The Korea Institute for Curriculum and Evaluation will use the same questions found in textbooks of Educational Broadcasting System in the math section of the college entrance exam only by revising figures for the 2011 school year. It will also include at least three questions based on the same texts sourced from EBS textbooks in the foreign language section of the exam.
These are part of efforts to curb and reduce private education, a top agenda of the Lee Myung-bak administration, but fears are high that this measure will have a significant negative impact. This type of educational policy runs counter to the global trend, wherein questions are designed to assess creativity rather than memorized knowledge and to evaluate critical thinking rather than techniques to avoid the wrong answer. If the difficulty level of questions is made equal, students in the higher echelon of performance could suffer damage, spawning potential fears over equity.
It is shortsighted to expect that setting questions only by slightly revising phrases from EBS textbooks will help reduce private education. Private tutoring meant to teach techniques to solve EBS questions has already emerged. Chances are also high that private tutoring will focus on questions set from sources other than EBS. The conservative Lee Myung-bak government is effectively competing with educational superintendents elected pledging a progressive ideology.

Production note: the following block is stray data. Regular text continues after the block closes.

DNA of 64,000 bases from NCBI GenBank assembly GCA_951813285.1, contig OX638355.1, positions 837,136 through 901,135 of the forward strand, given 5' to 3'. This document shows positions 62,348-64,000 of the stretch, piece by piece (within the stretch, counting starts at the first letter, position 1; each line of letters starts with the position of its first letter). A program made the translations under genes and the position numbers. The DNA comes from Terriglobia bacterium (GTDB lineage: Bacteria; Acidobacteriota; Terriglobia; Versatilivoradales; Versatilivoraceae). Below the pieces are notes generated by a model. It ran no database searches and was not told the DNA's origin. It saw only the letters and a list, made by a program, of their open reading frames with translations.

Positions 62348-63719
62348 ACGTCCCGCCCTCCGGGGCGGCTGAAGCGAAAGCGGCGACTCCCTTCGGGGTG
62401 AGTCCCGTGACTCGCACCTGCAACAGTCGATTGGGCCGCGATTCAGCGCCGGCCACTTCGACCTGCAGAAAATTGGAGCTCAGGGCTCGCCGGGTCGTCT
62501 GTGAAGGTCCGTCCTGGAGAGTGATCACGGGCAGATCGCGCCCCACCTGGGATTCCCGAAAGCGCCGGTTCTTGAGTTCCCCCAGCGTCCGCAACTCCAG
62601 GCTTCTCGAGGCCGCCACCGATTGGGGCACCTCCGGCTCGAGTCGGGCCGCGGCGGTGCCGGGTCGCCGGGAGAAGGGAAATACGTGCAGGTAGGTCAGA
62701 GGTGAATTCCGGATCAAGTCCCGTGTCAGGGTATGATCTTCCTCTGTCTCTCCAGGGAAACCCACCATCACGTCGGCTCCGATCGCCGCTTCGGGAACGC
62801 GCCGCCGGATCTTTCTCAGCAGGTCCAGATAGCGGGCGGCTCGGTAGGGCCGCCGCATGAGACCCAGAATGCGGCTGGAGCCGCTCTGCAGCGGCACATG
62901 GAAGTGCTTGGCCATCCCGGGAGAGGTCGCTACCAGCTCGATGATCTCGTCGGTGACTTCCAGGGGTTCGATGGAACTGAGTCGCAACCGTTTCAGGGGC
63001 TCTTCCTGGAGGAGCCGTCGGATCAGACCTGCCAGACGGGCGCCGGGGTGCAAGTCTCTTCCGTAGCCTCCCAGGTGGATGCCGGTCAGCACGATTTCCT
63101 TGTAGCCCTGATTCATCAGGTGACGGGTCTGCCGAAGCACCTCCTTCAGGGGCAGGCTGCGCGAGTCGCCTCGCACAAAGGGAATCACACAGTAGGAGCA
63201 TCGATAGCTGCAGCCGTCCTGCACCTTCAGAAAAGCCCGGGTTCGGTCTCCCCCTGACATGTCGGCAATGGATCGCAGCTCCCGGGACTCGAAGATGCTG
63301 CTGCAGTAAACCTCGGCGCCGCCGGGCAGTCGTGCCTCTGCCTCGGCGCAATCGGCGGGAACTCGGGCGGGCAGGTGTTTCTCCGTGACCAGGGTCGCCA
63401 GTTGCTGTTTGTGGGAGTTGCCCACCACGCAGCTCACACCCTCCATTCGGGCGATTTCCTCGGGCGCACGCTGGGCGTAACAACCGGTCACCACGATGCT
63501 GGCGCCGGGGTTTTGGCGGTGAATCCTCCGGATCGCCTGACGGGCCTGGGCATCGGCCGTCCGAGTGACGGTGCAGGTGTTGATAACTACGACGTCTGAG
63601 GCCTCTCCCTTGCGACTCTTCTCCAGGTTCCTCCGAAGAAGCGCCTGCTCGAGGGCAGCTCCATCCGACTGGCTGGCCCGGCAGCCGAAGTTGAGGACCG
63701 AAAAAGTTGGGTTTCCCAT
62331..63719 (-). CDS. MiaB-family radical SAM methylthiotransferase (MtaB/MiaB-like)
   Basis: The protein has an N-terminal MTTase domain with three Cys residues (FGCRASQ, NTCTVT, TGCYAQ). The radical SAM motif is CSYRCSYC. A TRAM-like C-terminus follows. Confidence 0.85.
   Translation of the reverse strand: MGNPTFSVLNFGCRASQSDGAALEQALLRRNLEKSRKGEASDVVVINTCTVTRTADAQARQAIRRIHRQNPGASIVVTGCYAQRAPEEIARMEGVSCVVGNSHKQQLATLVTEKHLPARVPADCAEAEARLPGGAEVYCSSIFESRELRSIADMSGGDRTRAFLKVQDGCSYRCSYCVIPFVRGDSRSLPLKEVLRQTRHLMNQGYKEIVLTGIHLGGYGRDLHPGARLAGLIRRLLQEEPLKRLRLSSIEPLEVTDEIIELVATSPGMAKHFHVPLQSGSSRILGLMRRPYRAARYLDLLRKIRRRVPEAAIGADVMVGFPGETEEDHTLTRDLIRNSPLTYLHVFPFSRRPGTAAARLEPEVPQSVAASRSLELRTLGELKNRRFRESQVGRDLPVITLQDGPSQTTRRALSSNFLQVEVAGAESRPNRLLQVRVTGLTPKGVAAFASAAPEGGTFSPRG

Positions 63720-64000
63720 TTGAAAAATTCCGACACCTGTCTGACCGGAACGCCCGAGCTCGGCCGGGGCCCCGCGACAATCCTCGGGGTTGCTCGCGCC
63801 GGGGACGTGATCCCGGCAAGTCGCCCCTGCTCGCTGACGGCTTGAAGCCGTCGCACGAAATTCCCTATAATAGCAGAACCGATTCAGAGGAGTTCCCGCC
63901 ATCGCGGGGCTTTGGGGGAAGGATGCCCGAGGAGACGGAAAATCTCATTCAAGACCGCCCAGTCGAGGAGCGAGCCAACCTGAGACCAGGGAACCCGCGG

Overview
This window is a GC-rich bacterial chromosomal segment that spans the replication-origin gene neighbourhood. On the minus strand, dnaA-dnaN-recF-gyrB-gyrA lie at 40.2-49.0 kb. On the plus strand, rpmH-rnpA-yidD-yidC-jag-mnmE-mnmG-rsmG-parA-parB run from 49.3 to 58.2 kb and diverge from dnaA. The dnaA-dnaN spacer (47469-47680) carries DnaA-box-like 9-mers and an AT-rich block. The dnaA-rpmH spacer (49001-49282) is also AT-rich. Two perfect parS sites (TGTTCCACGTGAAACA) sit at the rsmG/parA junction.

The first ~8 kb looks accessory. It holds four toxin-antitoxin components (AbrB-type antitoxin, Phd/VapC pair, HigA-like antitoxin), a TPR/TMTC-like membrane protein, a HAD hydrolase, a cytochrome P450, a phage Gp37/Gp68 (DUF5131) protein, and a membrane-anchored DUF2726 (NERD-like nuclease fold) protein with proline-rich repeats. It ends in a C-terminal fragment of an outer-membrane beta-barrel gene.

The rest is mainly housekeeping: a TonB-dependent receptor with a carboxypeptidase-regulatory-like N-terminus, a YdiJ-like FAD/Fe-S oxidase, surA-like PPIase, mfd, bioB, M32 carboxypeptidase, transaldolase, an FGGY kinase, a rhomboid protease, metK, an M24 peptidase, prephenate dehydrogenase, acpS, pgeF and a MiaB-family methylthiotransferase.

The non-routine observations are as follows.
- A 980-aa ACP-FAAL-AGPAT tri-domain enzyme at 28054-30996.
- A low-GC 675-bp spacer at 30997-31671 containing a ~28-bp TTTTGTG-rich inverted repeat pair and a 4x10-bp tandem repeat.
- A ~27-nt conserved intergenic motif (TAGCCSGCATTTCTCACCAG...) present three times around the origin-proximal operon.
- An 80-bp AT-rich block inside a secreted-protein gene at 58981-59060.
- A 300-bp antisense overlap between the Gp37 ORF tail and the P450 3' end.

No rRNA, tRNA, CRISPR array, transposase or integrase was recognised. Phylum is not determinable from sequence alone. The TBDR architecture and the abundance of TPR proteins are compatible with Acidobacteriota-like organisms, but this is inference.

The government must ask itself whether it has exerted at least 10 percent of its efforts to curb private education to improving public education. What educational authorities should do is study how to cultivate and measure creativity and critical thinking through public education. Creativity and critical thinking are skills not fostered through private education. Educational policy that seeks to transform questions from EBS textbooks into expected questions for the college entrance exam will be just as harmful to public education as private education.
Six elected educational superintendents with progressive ideologies offered free school meals in their election pledges. They want to put the brakes on educational policy, which the government has pushed to help reinforce school self-autonomy. Kwak Noh-hyeon, educational superintendent-elect of the Seoul Metropolitan Office of Education, has pledged to outright dismantle or convert into general high schools the foreign language high schools that the government has sought to reduce. He also hinted at revoking the designation of autonomous private high schools that violate conditions for designation and relevant laws. The law, however, stipulates that once designated, such schools cannot have their status revoked for five years. Changing educational policy according to the ideological propensity of educational superintendents is a reckless act that only adds to confusion and damage on schools and students. The government is effectively seeking to weaken a plan to raise educational excellence in the name of fighting private education, while progressive superintendents are taking a step further.
The pledge to ease educational gaps made by progressive superintendents can generate good results if the policy is in the right direction. Changing educational districts is also necessary as Kwak hinted at. To resolve educational gaps, however, the focus is not to restrain students who perform better but to help those lagging behind.